abstract, that reminds us of a time in our lives when we were
happiest. Although the reality of the circumstances of those
days may not be as blissful as we may recall, nostalgia gives us
the power to eliminate the negative...as
for people like my grandmother, it is almost impossible for them
to escape nostalgia.'
was first brought up in the 1850’s, the German government had
already thought about killing those that were mentally and
physically ill, but they never put this into action.It later came up in 1920 when Professor of psychiatry
Alfred Hoch M.D. at the university of Freiburg and Karl Binding
a Professor of law in the university of Leipzig wrote the
book Die Freigabe der Vernichtung lebenunwerten Lebens.'
Ledger - 2004 Analysis of the strengths and weaknesses of oral
history: Evelyn Haddrell (Grandmother)
interviewing Evelyn Haddrell, I was able to open up the past and
join her in her youth. To be in the presence of the past, the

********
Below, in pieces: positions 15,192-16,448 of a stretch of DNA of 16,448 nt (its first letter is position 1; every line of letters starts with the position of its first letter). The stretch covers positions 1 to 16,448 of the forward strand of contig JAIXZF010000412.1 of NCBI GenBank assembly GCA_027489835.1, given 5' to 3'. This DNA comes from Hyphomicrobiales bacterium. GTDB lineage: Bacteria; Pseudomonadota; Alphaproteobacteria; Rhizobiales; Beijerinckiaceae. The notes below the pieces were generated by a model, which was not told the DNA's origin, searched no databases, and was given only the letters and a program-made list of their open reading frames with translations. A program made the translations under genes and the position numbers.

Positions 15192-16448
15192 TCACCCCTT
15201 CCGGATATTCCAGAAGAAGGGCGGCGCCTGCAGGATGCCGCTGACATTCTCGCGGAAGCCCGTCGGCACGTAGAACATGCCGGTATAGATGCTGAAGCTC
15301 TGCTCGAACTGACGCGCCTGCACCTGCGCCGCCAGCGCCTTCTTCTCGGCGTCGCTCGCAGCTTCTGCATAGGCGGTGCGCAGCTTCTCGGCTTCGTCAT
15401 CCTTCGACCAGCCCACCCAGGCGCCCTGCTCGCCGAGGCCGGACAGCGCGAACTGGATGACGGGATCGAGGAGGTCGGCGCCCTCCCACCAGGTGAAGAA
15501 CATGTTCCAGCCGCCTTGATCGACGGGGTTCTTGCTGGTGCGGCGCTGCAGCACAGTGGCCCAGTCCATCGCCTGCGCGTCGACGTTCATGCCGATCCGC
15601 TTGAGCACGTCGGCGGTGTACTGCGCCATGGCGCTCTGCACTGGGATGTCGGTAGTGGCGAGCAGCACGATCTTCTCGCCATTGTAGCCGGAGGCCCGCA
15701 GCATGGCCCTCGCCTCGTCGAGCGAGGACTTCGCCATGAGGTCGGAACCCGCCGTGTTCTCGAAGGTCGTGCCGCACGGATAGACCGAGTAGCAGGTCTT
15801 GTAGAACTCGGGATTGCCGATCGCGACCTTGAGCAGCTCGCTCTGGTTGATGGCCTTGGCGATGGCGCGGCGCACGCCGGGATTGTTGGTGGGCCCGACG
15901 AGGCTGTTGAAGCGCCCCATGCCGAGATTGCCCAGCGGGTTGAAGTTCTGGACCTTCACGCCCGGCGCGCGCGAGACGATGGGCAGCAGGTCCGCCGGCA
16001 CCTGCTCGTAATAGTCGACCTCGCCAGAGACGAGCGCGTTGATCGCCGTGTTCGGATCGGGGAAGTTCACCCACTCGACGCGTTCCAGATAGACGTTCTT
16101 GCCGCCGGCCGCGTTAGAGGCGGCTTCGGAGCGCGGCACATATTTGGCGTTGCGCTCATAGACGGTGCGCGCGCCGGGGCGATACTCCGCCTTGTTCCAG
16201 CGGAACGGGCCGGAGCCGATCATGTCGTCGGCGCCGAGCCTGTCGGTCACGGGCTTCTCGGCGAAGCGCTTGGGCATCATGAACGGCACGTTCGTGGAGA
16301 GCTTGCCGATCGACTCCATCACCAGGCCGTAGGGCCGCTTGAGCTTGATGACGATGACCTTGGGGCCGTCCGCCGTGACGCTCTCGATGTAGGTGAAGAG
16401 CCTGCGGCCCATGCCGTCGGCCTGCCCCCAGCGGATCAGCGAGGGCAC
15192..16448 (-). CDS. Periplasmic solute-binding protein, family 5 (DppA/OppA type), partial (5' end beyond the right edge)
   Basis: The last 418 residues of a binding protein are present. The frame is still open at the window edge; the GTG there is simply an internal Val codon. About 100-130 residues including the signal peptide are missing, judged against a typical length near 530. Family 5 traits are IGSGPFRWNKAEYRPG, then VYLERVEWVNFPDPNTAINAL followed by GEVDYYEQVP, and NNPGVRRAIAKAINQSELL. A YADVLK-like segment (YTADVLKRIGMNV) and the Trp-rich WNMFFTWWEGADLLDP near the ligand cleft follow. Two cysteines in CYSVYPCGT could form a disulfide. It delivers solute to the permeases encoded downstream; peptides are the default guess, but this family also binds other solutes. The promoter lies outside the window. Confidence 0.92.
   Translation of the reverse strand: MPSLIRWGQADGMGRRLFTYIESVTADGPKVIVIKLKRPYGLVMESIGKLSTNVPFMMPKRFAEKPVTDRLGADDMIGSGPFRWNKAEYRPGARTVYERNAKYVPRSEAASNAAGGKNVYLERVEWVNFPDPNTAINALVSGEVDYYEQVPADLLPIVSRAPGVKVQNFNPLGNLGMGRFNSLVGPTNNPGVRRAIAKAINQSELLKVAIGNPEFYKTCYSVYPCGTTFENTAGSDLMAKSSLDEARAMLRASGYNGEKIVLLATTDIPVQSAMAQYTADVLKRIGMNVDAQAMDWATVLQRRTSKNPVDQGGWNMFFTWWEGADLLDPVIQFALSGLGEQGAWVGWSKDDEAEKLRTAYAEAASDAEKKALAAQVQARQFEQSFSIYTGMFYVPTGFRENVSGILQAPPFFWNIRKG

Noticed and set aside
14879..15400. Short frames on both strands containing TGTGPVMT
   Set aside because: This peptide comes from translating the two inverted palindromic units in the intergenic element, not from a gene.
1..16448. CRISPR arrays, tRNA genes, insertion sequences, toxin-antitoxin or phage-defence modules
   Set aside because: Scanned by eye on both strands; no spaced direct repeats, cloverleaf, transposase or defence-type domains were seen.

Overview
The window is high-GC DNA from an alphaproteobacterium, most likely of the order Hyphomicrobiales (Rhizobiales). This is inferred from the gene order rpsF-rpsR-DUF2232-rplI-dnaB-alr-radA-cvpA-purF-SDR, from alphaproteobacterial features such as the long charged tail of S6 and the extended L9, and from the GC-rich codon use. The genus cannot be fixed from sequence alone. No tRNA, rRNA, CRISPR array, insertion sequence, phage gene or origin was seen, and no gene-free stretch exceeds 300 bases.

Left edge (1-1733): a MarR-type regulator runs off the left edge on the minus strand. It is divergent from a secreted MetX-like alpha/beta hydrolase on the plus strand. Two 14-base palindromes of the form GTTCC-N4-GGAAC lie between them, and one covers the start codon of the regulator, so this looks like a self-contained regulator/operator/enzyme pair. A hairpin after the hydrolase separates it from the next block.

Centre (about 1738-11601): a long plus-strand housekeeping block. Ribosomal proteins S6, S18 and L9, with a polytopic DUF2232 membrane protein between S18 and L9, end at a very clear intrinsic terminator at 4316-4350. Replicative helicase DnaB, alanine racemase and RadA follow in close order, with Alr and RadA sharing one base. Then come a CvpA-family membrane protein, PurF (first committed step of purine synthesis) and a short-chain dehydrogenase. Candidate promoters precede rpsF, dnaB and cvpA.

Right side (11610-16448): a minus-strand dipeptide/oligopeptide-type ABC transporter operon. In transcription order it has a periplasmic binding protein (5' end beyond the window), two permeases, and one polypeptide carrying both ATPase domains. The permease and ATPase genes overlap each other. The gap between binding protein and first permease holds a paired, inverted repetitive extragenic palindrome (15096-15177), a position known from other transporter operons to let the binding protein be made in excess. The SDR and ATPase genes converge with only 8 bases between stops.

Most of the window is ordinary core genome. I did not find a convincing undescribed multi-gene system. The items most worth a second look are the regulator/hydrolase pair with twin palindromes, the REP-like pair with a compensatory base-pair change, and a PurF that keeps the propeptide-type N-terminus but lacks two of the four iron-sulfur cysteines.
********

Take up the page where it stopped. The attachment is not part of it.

value is direct, one relives the past with the interviewee and
shares their experiences. This value is perhaps
non-quantifiable, as the value is human and based on personal
feelings and a connection between human beings, which cannot be
substituted or replicated...'
'A central difference between history and
heritage is that history seeks to explore and explain whereas
heritage clarifies from a present perspective...This research
grew from my awareness of local heritage. I had seen ‘brown
road signs’ promoting the “Cathar Country” and had visited
Montségur on several occasions but before research, I was
unable to fully appreciate historical fact and Cathar Heritage.'
Helen Coleman - 2004 Who were the
Greenham Common Peace Protesters?
Rademaker - 2004